I feel fortunate to be where I am – up to my ears in student loans, unmarried, and renting. I feel fortunate to be young in a changing economy, when I not only have the flexibility and energy to fully experience everything on the horizon, but also have the opportunity to lead some of it. I fully believe that there have been few times in our history with as much promise as this one, and, to be frank, I'm incredibly stoked about it. (And I don't even say "stoked.")

I just wish my peers felt the same. (C’mon, guys. We got this.)

Wednesday, December 7, 2011

New job first impressions

I've had a job since I was sixteen - some of them for as short as two weeks; others for as long as two years. Needless to say, I've had quite a few "new jobs" and "first days," and have noticed that, much like most anything in life - from a first date to your first experience with an exotic food - much of your perspective lies in and is founded on that initial interaction. Like a life partner, sometimes the chemistry sits right. And sometimes it doesn't.

There have been jobs that never "felt right" from the beginning - maybe I'm more sensitive than most, or entitled enough that I permit myself to conclude more than I should from first impression, but I do know that there has been a job or two that, from the very first moment walking into the office on the very first day, didn't complement my psyche. And, no matter my effort, that inital feeling of dread never fades. One of these jobs - a full time position after college - lasted four months. The other, fortunately for me, was an internship. It lasted two weeks.

Some jobs, though, always "felt right" - not only from the first day, but sometimes from the moment I walked in for the interview, or the moment I shook someone's hand. Maybe I was in a different mindset. Maybe I felt more determined, more disciplined, less entitled. More likely than not, though, it was simply a good chemistry - good fit.

In my experience, the deal breakers deteriorate the rapport. And it never gets better. The deal makers, on the other hand, lay a foundation of trust, comradery, and positivity that only grows as you continue there. Good rapport.

Good rapport happens when you get the sense that your employer is willing to go to bat for you. They like you, they believe in you, and they aren't afraid to say so. In turn, you begin to feel the same for them - you want to go to bat for them, too. You pound the Kool-Aid. You'd take a bullet. (Okay, maybe not that extreme... but in a metaphorical sense.)

And when you walk in each day feeling that way about your firm - like a fantastic life partner that means a lot to you - you're happier.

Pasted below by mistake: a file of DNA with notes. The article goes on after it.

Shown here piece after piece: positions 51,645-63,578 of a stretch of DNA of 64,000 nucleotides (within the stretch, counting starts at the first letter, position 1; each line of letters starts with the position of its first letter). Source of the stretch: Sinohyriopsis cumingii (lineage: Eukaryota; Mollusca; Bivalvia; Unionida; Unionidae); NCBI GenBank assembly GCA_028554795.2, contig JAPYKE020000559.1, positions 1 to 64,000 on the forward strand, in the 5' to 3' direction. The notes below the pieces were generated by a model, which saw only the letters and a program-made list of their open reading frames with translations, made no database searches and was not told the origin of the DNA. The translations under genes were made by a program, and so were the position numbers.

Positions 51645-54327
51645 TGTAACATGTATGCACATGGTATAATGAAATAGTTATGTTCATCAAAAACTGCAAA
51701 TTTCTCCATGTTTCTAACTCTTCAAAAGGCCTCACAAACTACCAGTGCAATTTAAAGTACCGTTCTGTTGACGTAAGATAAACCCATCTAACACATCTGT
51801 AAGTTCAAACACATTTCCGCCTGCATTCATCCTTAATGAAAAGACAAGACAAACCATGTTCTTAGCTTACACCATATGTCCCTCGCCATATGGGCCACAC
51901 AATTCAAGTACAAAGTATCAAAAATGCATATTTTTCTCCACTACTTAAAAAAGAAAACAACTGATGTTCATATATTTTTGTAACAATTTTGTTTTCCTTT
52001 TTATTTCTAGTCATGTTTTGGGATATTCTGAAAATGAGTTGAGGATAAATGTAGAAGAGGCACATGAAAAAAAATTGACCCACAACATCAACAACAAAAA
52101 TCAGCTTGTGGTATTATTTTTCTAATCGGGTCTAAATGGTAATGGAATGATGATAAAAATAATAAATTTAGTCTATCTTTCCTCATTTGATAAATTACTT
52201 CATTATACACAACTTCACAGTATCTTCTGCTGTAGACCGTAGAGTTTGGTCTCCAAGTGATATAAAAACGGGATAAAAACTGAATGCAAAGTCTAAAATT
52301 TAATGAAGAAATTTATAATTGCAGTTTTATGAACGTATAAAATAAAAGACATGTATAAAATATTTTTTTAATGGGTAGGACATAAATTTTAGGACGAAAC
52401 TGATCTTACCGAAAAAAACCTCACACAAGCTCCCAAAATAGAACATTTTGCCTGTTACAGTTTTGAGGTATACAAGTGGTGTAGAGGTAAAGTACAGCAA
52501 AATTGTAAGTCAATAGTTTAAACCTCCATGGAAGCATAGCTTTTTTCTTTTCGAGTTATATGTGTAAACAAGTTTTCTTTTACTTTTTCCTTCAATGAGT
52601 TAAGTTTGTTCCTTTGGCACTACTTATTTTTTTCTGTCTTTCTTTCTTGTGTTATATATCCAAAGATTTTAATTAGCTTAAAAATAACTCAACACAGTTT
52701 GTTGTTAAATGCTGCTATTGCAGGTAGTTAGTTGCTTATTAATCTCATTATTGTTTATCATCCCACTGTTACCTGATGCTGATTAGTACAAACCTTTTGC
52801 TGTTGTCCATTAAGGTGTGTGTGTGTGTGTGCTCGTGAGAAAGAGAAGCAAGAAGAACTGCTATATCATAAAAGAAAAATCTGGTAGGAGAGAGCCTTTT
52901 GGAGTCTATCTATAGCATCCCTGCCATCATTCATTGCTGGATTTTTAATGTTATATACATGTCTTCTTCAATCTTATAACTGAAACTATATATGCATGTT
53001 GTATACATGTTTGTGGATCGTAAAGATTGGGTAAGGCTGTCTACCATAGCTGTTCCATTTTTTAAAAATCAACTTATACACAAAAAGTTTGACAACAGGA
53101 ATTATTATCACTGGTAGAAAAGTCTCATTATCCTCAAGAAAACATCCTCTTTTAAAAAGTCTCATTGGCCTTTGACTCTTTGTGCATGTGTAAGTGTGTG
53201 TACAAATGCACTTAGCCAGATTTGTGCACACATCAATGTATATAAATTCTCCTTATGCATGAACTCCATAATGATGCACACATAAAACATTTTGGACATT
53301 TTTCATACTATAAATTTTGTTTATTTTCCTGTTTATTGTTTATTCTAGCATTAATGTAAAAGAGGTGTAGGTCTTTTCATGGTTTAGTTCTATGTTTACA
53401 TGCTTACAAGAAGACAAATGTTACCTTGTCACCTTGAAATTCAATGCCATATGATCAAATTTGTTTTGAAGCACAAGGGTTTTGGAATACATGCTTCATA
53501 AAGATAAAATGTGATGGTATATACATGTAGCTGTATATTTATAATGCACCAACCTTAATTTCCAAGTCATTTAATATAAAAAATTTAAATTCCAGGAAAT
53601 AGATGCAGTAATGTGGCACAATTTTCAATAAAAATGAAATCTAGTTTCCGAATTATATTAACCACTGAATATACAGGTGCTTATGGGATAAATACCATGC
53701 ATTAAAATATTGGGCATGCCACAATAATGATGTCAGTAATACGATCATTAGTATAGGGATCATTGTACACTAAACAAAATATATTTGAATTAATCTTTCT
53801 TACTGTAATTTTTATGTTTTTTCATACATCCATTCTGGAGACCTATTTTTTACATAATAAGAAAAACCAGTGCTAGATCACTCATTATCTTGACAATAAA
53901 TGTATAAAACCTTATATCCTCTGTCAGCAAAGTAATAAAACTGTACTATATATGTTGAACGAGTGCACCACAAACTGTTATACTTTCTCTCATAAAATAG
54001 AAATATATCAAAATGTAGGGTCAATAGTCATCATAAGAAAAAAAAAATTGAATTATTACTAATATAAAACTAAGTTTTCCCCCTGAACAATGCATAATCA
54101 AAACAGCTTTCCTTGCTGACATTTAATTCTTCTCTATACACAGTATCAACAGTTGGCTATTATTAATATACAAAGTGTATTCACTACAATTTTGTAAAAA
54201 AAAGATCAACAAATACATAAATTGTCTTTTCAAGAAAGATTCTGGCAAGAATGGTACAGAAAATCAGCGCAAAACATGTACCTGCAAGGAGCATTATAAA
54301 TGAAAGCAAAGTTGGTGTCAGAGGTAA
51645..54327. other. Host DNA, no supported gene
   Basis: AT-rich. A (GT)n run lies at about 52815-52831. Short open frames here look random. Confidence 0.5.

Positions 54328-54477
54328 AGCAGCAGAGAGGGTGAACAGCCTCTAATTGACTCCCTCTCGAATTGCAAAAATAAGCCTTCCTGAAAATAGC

How do you feel when you walk into your work place? Burdened? Uplifted?
How do you feel as you walk out? Energized? Exhausted?

Choose a place that makes you feel good. The signifiers, if you're paying attention, will be obvious sooner rather than later.

Tuesday, December 6, 2011

Our generation needs to learn to move on

When the world seems as though it's "falling apart," it's very likely that what's actually failing is not the physics of the world, but the way you've built it up around you - the structure and the "normal" we've tried so hard to create, when too contradictory to the way to things should be, it crumbles.

When things fail, there are countless reasons. But there are only two appropriate responses: evaluate the fallout to prevent it in your next effort, or take it as a sign and move on. The least appropriate response, just to be clear, is to sulk and mourn over the loss.
Our economy, our market - and, incidentally, our ways of interacting with them and defining ourselves in relation to them - have changed. Old standards that we took for granted have been replaced with new norms, and while some of us have successfully adjusted, the unfortunate reality is that many of us are lying awake at night, clutching the tattered remnants old dreams to our chests and lamenting the fact that we don't have our own houses and a couples of little wailing mouths to feed like our parents did "by now."

The fact is, somewhere along the line, we created that norm. As a society, we defined, sought and defended something that has only been "normal" for a few generations.

Life - and the meaning of it - goes deeper than the white picket fence, and it can't be summarized in the simplicity (and, quite frankly, shallowness) of "The American Dream."

Life is more that that. It's about success, sure, and building relationships and lifestyles, making love and doing good work. But it's also about being awake for it all - about looking around every day and being engaged enough to notice changes in our world - and the world now available to our generation - in order to identify what's not working and opportunities for what may.

And when things don't go right - including those "things" that we once held sacred - we need to roll with it.

So when your college degree doesn't land you on the "right" career path (which may or may not have been your father's) or you can't save enough for a down payment or you find yourself baby-less at 32, you need to deal with that, accept it as part of our new reality, and adapt.

Be creative. Be innovative. Be your own generation rather than a replication of what worked before.